You can also check out our Make beginner’s guide to learn the ropes. 

Once you’re signed in, create a new scenario. 

Configure the trigger: Watch Records in Airtable

Choose Airtable as the app for your trigger module. Then, pick “Watch records” as the event.

Watch Records trigger in Make

Sign in to Airtable to authorize Make if you haven’t already. Then, choose the correct base and table to watch. In our example, we’ll watch the “Presentations” table for new records.

Select the Base and Table to look for Records

For the “Trigger field”, you need to pick a field with date-time data that Make can use to sort your records. That lets it determine which records were created most recently, and this is why we made the “Created time” field earlier. 

Watch the Created Time field

For “Label”, pick a field to use as the label or title for each record. You can pick any one that you want. 

Select the Field you want to use to identify the record

In the “Limit” field, you can set the maximum records that the automation will retrieve each time it runs. You can set this to whatever you’d like. 

Once your trigger is configured, click “OK”. Then, test the trigger. 

After testing your trigger, you can click on the number that appears over the module to see the data it retrieved. 

In our example, we can see that the trigger successfully retrieved our test data about Paris. 

Test Data for the Airtable Trigger

Create a new slide deck and replace text variables

Next, add a new module to your scenario. Search for “Google slides”, and choose “Create presentation from template”. 

Sign in to your Google account to authorize Make.  

Add List Presentations in Google Slides as the module

Then, provide a title to use for each new presentation. Be sure to include some dynamic data to make sure the names for each presentation are unique. 

Map the Variables from the Trigger into the appropriate Google Slides fields

Identify the presentation you want to use as a template. 

Select the Presentation you wish to use with the dropdown from Presentation ID

Once you choose it, all the variables in your deck will appear under the “Values” section.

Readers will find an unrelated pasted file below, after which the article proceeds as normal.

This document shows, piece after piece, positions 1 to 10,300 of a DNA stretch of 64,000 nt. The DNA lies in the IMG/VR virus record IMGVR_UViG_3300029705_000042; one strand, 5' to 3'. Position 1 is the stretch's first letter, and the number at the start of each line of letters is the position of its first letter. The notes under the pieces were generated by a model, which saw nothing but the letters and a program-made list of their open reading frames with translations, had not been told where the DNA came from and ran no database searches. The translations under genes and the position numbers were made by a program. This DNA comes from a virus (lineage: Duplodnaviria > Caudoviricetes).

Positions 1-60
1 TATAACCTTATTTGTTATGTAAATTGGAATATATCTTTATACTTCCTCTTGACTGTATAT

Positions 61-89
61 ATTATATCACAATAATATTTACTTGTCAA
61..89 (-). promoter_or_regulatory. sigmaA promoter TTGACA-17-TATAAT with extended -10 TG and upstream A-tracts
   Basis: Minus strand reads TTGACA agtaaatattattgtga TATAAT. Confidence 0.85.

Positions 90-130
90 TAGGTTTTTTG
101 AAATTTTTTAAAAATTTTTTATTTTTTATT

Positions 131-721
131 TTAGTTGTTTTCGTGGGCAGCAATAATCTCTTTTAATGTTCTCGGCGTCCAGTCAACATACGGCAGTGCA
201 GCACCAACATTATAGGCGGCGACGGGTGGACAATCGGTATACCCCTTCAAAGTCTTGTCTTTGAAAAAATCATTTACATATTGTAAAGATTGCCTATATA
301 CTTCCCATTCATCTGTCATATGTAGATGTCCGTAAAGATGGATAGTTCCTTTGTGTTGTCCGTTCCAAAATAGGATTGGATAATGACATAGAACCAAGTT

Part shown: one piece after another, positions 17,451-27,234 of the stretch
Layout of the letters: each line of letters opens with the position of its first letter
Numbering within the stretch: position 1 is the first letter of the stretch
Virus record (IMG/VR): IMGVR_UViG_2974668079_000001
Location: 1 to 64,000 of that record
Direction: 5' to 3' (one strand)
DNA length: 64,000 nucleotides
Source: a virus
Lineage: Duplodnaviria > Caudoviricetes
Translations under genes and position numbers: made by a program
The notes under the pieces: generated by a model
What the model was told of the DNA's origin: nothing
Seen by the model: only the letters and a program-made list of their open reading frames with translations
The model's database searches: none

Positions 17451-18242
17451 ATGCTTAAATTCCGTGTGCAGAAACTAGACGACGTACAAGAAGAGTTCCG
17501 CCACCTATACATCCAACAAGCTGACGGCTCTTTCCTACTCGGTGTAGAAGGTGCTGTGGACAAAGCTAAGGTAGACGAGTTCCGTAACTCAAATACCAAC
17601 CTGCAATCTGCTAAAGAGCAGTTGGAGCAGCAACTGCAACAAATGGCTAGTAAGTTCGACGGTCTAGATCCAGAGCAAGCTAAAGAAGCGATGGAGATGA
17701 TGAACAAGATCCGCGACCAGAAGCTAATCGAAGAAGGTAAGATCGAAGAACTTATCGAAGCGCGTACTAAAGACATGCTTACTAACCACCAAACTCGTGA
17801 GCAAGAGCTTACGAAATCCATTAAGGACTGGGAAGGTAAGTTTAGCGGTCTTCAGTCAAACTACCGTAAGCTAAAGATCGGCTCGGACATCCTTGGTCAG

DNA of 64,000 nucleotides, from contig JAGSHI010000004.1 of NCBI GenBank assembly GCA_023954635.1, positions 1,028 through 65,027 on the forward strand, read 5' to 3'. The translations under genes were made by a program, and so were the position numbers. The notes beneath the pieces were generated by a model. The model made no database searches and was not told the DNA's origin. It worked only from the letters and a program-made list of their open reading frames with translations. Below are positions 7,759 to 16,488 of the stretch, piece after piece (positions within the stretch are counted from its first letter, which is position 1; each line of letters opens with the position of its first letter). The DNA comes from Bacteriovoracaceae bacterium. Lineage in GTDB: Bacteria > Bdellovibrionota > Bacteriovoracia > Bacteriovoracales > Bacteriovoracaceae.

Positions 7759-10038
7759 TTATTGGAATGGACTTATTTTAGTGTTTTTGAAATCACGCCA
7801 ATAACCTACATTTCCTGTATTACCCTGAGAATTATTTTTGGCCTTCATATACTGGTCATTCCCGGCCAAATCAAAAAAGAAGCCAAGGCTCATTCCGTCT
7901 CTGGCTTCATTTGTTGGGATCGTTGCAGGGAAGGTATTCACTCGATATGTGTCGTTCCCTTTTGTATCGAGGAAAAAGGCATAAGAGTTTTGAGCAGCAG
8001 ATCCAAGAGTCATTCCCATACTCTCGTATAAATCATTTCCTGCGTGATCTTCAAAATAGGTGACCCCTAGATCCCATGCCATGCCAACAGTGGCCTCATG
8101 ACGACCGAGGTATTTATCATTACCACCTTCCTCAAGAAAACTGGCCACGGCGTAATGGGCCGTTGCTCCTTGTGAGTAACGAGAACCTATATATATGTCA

The Template variables will appear below

Map your Airtable form data to every field, except any image variables. You’ll need a separate step to fill in those, so just leave them blank for now.

Fill out variables with fields from Airtable trigger.  Click to choose a folder for the New Documents Location

Next, pick a Drive folder to store each new presentation in. 

The location will be where you want the final presntation

Once you’ve finished configuring the module, click “OK”. Now you can test your whole scenario again.

After testing, open up Google Drive to check the newly created deck. You should see all of your text variables replaced with your test data. 

First slide of the finished Presentation

Any image variables will remain unchanged, but that’s fine. 

Second slide of the finished presentation with the image variable still empty

Next, we’ll show you how to add one last step to this automation to fill in the image variable. 

Add images to your slide deck

Go back to your Make scenario, and add a new module. Search for “Google Slides” and choose “Upload an image to a presentation”. 

A new Google Slides module with Upload an Image to a Presentation

For “Presentation ID”, enter the Presentation ID retrieved in the previous step, not the ID of the original template. 

Presentation ID being mapped with the Presentation created previously

Under “Select the Method”, you can stick with “Upload an Image by Replacing Text Tag”

Select the Method to upload the image as "Upload an Image by Replacing Text Tag"

In the “Values” section, add a new item. 

Variables will not load automatically click "Add Item" below Values

In the “tag” field, type your image variable’s name, without any curly brackets. For our example, we’ll just enter “image” here. 

In the image URL field, enter the URL of the image you want to upload.In our example, we’ll select the “Image URL” data retrieved from Airtable. 

Fill out the "Tag" field with "image" and the "Image URL" field with the Image URL from the Airtable step

If you have several image variables, you can create additional items here for each one. Once you’re all set, click “OK”.

Testing the complete scenario

Now you can test the scenario one more time. As always, check Google Drive to ensure that the presentation was created correctly. 

In our example, we can see that all of the text variables have been filled in just like before.

First Slide of finished presentation

However, with the final step added, the image variable has also been replaced.

The second slide of the finished presentation with the Image visible

You’re now all set to save this automation, turn it on, and start using it. 

Create presentations faster and enable easy collaboration

With automated Google Slides presentations, you can save time whenever you need to create a commonly used report or other document. You can also use the form to let collaborators create presentations in your account without logging in and getting direct access. 

No matter how you want to use this automation, it just takes a few minutes to set up, so give it a shot today. 

If you’d like to learn more about automating software like Google Slides, Notion, Airtable, and more, be sure to check out our blog or our YouTube channel. You can also follow XRay on Twitter, Facebook, or LinkedIn.

Similar Blog Posts

Not sure where to start with automation?

Hop on a 15-minute call with an XRay automation consultant to discuss your options and learn more about how we can help your team to get more done.

Schedule a 15-Minute Call